The Handmaid's Tale by Margaret Atwood

12961964

Title: The Handmaid's Tale
Author: Margaret Atwood
Published: Feb. 17, 1986
Publisher: Houghton Mifflin House
Pages: 325
Genre: Women's Ficion
Review: ebook book
Buy Links: Amazon, Amazon.uk 



The Handmaid's Tale is not only a radical and brilliant departure for Margaret Atwood, it is a novel of such power that the reader will be unable to forget its images and its forecast. Set in the near future, it describes life in what was once the United States, now called the Republic of Gilead, a monotheocracy that has reacted to social unrest and a sharply declining birthrate by reverting to, and going beyond, the repressive intolerance of the original Puritans. The regime takes the Book of Genesis absolutely at its word, with bizarre consequences for the women and men of its population.


The story is told through the eyes of Offred, one of the unfortunate Handmaids under the new social order. In condensed but eloquent prose, by turns cool-eyed, tender, despairing, passionate, and wry, she reveals to us the dark corners behind the establishment's calm facade, as certain tendencies now in existence are carried to their logical conclusions. The Handmaid's Tale is funny, unexpected, horrifying, and altogether convincing. It is at once scathing satire, dire warning, and tour de force. It is Margaret Atwood at her best.

I saw the series of this book title on Hulu and I wanted to watch it but I felt I needed to read the book first to get a glimpse as to what it would be about. I am glad I did though I at times I was a bit confused as we switch different parts within the story. By that I mean once we will be talking about what is going on in the present of Offred, to the past, and finally to what happened during a certain time at the center. Reading this I was a bit concerned of how all of this went down. When women's rights are taken away and they are just used for certain things it is scary. Knowing you can not talk about anything because you never know who is watching or hearing is scary. Some women being used to make a baby and the way it went down gave me the heebie jeebies. Like man to me that is degrading. I do feel that there was a lot of unanswered questions and I was not impressed with the ending of this book. I do have to say I really enjoyed the character because even when she was put into this position she never fully lost herself. She remembered her daughter (though I would have liked to know where she went to), she remembered the man she loved. To me that speaks volumes that she never let anyone fully break her.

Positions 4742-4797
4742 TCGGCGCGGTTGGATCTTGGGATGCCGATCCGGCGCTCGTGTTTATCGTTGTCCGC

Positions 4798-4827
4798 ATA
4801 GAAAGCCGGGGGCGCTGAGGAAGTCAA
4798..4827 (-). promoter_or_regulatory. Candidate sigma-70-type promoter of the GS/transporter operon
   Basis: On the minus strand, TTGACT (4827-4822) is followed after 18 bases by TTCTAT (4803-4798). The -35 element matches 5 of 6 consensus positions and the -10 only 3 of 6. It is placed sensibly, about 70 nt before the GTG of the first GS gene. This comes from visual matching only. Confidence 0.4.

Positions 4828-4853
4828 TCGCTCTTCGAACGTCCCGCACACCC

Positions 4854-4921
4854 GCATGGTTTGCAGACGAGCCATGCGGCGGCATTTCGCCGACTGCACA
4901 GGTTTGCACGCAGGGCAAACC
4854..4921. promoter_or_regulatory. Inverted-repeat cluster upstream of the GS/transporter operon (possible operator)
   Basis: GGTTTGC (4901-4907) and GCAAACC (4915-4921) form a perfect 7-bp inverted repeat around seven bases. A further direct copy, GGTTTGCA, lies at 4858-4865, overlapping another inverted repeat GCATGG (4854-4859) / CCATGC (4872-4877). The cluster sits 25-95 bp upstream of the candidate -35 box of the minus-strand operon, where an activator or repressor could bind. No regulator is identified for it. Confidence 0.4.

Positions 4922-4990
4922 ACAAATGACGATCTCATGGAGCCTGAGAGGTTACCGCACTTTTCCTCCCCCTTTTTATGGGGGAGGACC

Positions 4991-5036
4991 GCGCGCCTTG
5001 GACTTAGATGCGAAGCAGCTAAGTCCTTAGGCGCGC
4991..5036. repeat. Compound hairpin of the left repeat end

Margaret Atwood
Margaret Atwood was born in 1939 in Ottawa and grew up in northern Ontario, Quebec, and Toronto. She received her undergraduate degree from Victoria College at the University of Toronto and her master's degree from Radcliffe College.
Throughout her writing career, Margaret Atwood has received numerous awards and honourary degrees. She is the author of more than thirty-five volumes of poetry, children’s literature, fiction, and non-fiction and is perhaps best known for her novels, which include The Edible Woman (1970), The Handmaid's Tale (1983), The Robber Bride (1994), Alias Grace (1996), and The Blind Assassin, which won the prestigious Booker Prize in 2000. Atwood's dystopic novel, Oryx and Crake, was published in 2003. The Tent (mini-fictions) and Moral Disorder (short stories) both appeared in 2006. Her most recent volume of poetry, The Door, was published in 2007. Her non-fiction book, Payback: Debt and the Shadow Side of Wealth ­ in the Massey series, appeared in 2008, and her most recent novel, The Year of the Flood, in the autumn of 2009. Ms. Atwood's work has been published in more than forty languages, including Farsi, Japanese, Turkish, Finnish, Korean, Icelandic and Estonian. In 2004 she co-invented the Long Pen TM.
Margaret Atwood currently lives in Toronto with writer Graeme Gibson.

Associations: Margaret Atwood was President of the Writers' Union of Canada from May 1981 to May 1982, and was President of International P.E.N., Canadian Centre (English Speaking) from 1984-1986. She and Graeme Gibson are the Joint Honourary Presidents of the Rare Bird Society within BirdLife International. Ms. Atwood is also a current Vice-President of PEN International.

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